The death of Singapore's founding father, Lee Kuan Yew, may have spurred an unusual side effect: the city-state's consumers now feel more confident about the future.
"Consumer confidence rose in April despite what we considered to be the considerable uncertainty over the impact on the Singaporean psyche," Glenn Maguire, chief economist for Southeast Asia at ANZ, said in a note Wednesday. "The passing of Mr. Lee has given Singaporeans an opportunity to reflect on all that has been achieved in the past fifty years."
The bank's ANZ-Roy Morgan Singapore consumer confidence index rose 1.2 points to 125.7 in April, above the long-term average of 121.7, mainly on greater confidence in the economic outlook for the year ahead, the note said.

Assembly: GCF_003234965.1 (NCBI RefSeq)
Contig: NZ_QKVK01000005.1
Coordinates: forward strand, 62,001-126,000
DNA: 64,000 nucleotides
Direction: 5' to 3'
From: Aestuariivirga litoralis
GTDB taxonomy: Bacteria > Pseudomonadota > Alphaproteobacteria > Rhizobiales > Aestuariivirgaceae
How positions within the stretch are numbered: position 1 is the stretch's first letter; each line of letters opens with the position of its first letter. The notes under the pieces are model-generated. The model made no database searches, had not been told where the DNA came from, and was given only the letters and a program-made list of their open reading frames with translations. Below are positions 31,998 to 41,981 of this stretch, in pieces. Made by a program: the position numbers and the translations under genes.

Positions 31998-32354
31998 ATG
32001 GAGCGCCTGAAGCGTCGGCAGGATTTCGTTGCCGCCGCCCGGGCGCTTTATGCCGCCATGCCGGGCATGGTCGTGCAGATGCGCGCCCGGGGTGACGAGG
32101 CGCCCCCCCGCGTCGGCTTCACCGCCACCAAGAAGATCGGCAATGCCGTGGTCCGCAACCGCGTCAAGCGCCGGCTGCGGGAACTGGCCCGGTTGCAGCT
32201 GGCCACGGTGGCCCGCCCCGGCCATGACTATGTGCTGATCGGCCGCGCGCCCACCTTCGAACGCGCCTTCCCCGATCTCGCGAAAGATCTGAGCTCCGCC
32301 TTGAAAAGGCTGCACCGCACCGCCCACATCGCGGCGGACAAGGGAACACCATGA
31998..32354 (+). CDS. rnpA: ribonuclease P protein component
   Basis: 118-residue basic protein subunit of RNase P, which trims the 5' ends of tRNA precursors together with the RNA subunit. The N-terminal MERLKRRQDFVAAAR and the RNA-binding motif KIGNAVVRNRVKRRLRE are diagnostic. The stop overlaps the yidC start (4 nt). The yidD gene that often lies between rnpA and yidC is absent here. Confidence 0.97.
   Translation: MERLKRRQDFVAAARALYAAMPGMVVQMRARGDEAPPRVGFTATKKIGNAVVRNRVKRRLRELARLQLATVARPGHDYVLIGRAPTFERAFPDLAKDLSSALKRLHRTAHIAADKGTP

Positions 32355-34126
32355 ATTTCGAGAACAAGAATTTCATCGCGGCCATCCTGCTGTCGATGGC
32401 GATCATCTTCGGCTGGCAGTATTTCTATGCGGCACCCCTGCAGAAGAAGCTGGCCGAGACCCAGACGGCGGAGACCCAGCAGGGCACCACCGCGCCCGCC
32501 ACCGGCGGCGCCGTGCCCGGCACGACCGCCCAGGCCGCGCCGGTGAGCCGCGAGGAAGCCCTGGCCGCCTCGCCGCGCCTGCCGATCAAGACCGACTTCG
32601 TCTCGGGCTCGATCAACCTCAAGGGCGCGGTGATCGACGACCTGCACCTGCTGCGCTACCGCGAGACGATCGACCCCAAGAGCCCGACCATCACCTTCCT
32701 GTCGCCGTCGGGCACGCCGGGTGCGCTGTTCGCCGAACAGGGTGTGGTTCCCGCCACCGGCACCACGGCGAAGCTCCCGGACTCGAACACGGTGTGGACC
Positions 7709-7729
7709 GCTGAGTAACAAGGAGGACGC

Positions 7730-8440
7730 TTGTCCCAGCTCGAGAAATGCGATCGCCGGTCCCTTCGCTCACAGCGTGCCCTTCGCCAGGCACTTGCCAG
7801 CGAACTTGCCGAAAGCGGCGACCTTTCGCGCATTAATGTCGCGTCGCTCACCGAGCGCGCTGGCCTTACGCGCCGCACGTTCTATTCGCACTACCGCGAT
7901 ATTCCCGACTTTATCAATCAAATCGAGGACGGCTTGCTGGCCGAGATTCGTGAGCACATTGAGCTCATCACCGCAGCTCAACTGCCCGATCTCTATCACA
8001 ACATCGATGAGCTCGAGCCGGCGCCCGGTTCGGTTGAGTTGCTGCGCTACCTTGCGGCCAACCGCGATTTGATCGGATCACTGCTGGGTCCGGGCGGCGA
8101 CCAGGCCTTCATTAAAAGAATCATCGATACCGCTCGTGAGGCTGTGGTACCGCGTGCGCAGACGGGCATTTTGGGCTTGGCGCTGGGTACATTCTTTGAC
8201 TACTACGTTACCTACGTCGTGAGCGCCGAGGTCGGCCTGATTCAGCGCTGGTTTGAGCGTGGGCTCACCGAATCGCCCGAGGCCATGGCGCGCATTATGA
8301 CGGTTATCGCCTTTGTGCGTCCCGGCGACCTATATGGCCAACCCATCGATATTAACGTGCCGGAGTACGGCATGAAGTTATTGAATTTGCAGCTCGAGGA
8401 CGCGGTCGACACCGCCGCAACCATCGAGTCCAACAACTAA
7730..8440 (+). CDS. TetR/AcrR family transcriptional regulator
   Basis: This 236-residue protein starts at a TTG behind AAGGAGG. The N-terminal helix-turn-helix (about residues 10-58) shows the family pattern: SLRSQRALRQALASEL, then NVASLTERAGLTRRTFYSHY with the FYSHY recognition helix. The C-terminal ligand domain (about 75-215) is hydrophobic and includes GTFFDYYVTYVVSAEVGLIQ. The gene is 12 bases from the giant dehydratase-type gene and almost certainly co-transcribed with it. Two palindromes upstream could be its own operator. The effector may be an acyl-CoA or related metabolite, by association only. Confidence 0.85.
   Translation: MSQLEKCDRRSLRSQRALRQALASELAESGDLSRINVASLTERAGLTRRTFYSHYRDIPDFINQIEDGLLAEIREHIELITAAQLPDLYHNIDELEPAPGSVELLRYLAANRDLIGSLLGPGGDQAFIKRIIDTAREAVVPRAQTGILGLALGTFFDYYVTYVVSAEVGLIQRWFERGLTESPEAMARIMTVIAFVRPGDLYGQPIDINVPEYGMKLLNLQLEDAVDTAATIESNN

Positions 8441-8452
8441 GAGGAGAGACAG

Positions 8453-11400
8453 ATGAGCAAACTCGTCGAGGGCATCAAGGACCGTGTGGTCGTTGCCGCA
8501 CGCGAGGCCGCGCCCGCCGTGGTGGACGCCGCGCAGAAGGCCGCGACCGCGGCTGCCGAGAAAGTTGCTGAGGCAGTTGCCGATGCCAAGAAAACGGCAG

Around 49 percent said they expect Singapore will have "good times" financially over the next 12 months, up two percentage points from the last reading and the highest since July 2014, the note said. Around 9 percent expect "bad times," down three percentage points. Over the longer term, 48 percent of respondents expect "good times" for the city-state over the next five years, up one percentage point.
That uptick in confidence comes as Singapore's export-dependent open economy, generally buffeted by the fortunes of larger economies globally, faces some uncertainty ahead amid slow growth in Europe and concerns over whether interest rates will begin to rise.